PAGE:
“So tell me about the last time?” the girl asked.

“The last time what?”

“The last time you were here?”

“It was a long time ago…when I was about your age.”

“Yeah, so why this highway, this route?”

“My…my friend wanted to hitch to Albany and I came along to….”

“To what?”

“Try and talk her out of it.”

“Was she your girlfriend?”

“I wanted her to be…and we spent one hell of a night at that crappy motel back in Blythe. But she had other ideas.”

“Yeah, that happens. You’re probably out here trying to find her, right?”

Carl stared openmouthed at the girl, at the smirk on her lips. “Not likely. She died years ago and nobody hitchhikes anymore.”

“But you’re still looking, right?”

“I don’t know. I still think about her.”

“So you were one of those guys that had a roll in the hay and then thought you owned her.”

Carl frowned. “I don’t know what you’re talking about.”

The girl smiled and played with her thick blonde braid, chewing on its tip, her eyes laughing. “Sure you do. You look like the clingy type.”

“And you’re an expert?” Carl growled.

“Damn straight. Why do you think a foxy chick like me is out here by herself? Guys try to control me, to latch on. They get pissed when I tell them to bug off.”

Carl smiled and lowered his head. “Well you’re certainly pretty enough to attract them. You can’t blame ’em for trying.”

“Yes I can. We’re not property, ya know.”

“No, you’re surely not that.”

“So when are you gonna make your move?”

“My what? I’m old enough to be your grandfather.” Carl glared at the girl, mad at her for exposing his old-fogey lust, for destroying his recurring dream of finding Carolyn.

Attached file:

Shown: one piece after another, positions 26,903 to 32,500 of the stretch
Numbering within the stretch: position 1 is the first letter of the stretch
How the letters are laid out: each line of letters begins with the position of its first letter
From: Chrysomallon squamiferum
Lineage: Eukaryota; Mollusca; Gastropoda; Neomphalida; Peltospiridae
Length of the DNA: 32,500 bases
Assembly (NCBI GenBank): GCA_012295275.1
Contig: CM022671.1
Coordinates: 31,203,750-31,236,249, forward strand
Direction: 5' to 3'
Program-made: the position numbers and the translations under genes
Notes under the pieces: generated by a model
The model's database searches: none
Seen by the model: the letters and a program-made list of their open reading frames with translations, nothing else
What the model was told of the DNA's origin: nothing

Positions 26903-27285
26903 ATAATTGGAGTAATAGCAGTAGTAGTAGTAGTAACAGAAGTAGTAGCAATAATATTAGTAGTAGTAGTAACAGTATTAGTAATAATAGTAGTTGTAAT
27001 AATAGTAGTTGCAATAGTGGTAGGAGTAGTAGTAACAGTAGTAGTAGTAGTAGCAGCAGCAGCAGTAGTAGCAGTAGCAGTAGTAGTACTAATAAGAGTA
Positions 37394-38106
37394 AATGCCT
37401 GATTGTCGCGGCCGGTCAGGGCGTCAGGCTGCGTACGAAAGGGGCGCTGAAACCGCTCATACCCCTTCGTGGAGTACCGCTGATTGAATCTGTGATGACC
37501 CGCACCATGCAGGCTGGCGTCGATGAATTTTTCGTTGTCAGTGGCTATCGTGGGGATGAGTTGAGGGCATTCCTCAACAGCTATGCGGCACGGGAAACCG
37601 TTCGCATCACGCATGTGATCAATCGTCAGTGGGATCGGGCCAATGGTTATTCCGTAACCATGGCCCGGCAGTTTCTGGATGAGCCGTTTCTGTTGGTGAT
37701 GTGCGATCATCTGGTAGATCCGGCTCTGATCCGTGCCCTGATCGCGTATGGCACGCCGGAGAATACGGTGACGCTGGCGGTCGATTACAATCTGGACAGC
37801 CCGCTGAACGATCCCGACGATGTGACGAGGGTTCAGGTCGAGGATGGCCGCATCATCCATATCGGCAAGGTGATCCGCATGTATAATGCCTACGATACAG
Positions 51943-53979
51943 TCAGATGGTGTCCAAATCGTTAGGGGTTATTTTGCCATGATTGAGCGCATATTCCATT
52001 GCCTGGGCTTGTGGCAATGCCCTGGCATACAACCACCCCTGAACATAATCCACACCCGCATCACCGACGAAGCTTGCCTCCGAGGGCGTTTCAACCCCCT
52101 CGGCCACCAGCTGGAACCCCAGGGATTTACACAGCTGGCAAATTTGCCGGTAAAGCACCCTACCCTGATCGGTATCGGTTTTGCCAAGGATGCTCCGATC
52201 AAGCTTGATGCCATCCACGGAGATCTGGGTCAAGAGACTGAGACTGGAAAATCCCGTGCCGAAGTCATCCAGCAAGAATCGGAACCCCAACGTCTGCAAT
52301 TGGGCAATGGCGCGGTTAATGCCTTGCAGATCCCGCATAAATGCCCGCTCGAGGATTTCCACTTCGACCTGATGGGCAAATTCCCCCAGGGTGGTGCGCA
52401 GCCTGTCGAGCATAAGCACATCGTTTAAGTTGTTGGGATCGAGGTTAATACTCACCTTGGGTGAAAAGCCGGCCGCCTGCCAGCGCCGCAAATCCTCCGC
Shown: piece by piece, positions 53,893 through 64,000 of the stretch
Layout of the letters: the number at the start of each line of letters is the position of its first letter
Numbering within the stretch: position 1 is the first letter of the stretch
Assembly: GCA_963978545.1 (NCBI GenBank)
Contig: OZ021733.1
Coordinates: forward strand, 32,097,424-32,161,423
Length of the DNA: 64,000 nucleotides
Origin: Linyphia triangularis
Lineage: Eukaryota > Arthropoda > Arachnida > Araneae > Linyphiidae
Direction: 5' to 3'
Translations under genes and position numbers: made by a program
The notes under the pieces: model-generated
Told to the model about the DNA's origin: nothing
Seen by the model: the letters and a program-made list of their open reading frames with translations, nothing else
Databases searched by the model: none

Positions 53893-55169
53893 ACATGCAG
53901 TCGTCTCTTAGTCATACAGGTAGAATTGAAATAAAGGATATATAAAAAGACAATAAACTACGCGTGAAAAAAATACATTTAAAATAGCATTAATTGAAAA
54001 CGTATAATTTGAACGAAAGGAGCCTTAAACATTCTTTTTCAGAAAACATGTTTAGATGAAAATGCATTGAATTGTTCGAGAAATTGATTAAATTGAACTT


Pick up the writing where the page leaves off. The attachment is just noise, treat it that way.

“Come on, mister. Why else would you walk out here?”

“I…I don’t know.”

“Sure you do.”

The girl moved in front of Carl and put a hand on his shoulder and stepped close, her full lips parted, green eyes staring him down, mocking his sincerity. He didn’t care. He tore off his sunglasses, closed his eyes, and leaned forward to kiss her. A strong medicinal smell enveloped him. When he failed to make contact he opened his eyes. The girl stood several paces away, laughing. He’d heard that laugh before, on that same highway. He glared at her and moved forward. Her smile vanished as he advanced. She turned to run and cut loose with a muffled scream. He slid an arm around her neck in a chokehold before she could escape. Old clunker cars zipped by but didn’t slow. She stomped on his feet, elbowed his ribs, then reached behind her head and clawed at his face. But he maintained a steady pressure, a pressure that seemed to match the one in his chest. He heard a voice shouting numbers: 120, 110, 90, 82, 75, 60. Green-clad figures moved behind his eyes, ghostly shadows that gained speed as they went.